Having finally crossed that threshold a year ago convention dictated that a second must follow hard upon the 2019 triumph. And so Al Boum Photo duly entered the winners’ enclosure as the first since Best Mate in 2003 to win back to back, after which Mullins revealed his discovery of the superfood that fuelled his victory in the festival showpiece.
“One night about five weeks ago I went out to the barn and here he was, loose. There was a bag of carrots outside the stable and he was just munching away. We put him back in, gave him a few extra carrots and he was fine. We had to put a chain on him from then on. He’s just a cool character, got out into the carrots and he was happy.”
It is not untypical of Mullins to divert and to dissemble. Anything to deflect the credit that is his due for another demonstration of his intuitive grasp of a horse. Al Boum Photo made it four out of four from the start of play, that’s four winners from a combined field of 70 horses. That does not happen by luck alone. The streak took Mullins, below, to seven winners for the week and 72 all told, both unsurpassed at the point Al Boum Photo edged Santini in yet another pulsating slugfest up the slope.
A sense of the unreal attended this festival from the off. The coronavirus black hole claiming big-ticket sport across the world had no purchase in the Cotswolds. The final day of the festival was framed by blue skies and warmed by a gentle zephyr that mocked the concerns swirling without.
You almost felt guilty engaging in the drama, a wicked extravagance on a day when one by one others fell to the lockdown. All British football gone, the Australian Grand Prix gone and a deal of the F1 season with it, golf’s Players Championship gone with three rounds remaining, the Masters Tournament gone. Yet here we were roaring on winners. Perhaps Cheltenham will be seen as a turning point in our thinking, a contributor to the shift towards herd immunisation that will eventually run C-19 out of our lives. Thus the parade ring was not so much sapien’s mad last stand but racing’s serendipitous answer to mutating bacteria with bad intentions.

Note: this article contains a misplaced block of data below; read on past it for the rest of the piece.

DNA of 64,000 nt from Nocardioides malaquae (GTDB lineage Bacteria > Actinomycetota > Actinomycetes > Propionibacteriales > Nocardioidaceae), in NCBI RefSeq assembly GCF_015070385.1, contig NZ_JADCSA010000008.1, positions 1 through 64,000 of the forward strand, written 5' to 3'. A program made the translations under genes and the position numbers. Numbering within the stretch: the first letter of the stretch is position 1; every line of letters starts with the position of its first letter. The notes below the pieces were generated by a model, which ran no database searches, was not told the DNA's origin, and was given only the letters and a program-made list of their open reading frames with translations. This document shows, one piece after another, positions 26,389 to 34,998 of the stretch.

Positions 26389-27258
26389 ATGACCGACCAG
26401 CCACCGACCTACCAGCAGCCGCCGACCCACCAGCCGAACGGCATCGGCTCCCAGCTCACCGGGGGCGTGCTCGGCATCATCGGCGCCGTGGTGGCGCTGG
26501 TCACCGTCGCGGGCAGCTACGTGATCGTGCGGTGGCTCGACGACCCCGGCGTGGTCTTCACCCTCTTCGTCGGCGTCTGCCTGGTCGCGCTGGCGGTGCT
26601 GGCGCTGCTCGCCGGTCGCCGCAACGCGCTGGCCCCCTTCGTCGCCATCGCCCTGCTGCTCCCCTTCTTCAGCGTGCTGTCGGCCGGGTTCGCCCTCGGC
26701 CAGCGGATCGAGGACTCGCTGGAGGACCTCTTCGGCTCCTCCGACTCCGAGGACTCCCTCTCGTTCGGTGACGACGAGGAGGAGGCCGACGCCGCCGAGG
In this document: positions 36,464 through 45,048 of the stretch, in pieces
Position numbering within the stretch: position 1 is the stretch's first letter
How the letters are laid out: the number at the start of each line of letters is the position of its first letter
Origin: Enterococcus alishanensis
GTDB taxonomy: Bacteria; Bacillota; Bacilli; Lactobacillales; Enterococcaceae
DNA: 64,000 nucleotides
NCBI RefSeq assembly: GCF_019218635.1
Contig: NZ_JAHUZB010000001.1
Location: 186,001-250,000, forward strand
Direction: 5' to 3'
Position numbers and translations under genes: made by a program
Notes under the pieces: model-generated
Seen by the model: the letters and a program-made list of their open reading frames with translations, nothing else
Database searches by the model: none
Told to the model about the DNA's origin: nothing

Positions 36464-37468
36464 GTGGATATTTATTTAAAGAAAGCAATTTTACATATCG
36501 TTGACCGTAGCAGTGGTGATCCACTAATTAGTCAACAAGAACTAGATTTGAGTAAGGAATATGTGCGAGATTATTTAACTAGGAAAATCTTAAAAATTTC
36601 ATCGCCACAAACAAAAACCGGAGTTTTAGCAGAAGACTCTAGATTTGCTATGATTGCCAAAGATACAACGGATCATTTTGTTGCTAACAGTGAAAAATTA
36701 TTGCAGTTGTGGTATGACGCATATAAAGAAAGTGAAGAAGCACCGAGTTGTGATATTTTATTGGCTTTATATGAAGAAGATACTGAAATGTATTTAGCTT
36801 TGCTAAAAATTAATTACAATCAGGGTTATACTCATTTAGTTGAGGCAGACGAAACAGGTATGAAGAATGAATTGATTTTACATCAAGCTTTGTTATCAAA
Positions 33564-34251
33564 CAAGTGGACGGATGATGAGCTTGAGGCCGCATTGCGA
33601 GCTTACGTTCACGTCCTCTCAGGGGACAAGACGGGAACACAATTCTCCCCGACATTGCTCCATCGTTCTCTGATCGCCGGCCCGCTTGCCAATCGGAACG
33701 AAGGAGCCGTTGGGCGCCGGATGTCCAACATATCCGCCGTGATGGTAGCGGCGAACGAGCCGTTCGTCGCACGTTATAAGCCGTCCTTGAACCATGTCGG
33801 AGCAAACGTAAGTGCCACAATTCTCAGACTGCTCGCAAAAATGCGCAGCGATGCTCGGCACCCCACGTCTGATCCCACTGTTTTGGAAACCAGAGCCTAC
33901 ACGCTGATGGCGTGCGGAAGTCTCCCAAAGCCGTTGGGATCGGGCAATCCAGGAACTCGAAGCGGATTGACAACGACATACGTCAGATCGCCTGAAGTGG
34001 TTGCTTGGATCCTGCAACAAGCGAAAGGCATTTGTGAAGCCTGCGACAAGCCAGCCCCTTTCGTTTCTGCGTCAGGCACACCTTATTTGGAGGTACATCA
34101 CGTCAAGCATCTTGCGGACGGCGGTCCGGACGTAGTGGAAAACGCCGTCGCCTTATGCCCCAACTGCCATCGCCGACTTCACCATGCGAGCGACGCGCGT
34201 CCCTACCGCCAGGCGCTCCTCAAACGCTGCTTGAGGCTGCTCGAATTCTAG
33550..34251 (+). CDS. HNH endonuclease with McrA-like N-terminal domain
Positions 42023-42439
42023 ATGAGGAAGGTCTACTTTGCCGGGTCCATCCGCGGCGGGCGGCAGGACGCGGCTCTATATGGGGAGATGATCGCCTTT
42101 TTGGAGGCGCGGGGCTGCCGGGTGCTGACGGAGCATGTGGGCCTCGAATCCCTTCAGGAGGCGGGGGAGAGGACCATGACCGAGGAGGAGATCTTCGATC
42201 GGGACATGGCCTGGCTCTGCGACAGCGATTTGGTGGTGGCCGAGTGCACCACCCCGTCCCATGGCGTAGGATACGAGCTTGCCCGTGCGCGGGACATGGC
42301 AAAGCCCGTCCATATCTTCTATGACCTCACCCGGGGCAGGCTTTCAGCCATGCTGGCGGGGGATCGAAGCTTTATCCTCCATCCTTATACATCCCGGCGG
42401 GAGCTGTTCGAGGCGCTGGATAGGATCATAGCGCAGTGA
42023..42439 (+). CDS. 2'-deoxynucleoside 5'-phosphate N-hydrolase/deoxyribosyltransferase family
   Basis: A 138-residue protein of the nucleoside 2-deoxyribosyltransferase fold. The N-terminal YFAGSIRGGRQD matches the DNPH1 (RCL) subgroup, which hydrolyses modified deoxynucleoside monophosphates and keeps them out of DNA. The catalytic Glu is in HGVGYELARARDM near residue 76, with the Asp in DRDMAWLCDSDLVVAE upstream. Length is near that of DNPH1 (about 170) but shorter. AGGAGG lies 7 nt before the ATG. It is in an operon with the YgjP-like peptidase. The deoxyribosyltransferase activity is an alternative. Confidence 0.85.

Wherever your sympathies lie, it was impossible not to warm to winning jockey Paul Townend in his moment of exaltation. The end of the week bore an inverse relation to the start when in the white heat of disappointment he was held partly responsible for the narrow failure of Benie Des Dieux in Tuesday’s Mares’ Hurdle duel with Honeysuckle, allowing the latter to dive inside and steal decisive yards.
Four days later Townend returned his second Gold Cup, one of three wins on the final afternoon to top the jockeys’ table with five winners and justify the faith placed in him by Mullins when installing him as replacement for Ruby Walsh at his Closesutton yard.
“It’s fantastic. An absolutely unbelievable day,” Mullins said. “Paul does his own thing and probably rides better under a little bit of pressure. It’s really, really good for him. To take over from someone like Ruby Walsh, Paul has come and stamped his authority on his season in Ireland riding for our yard. It is a tough act to follow, but he is Paul Townend, stable jockey to Willie Mullins, and he is top class.”
The outcome sets the narrative for next year and the push to enter Best Mate territory with a Gold Cup hat-trick. Fancy that, Paul? “This is huge. This is the main stage. Before this I was having a brilliant day, but this is the icing on the cake. The Gold Cup is the Gold Cup, and sure, we’ll wait 12 months for another one again.”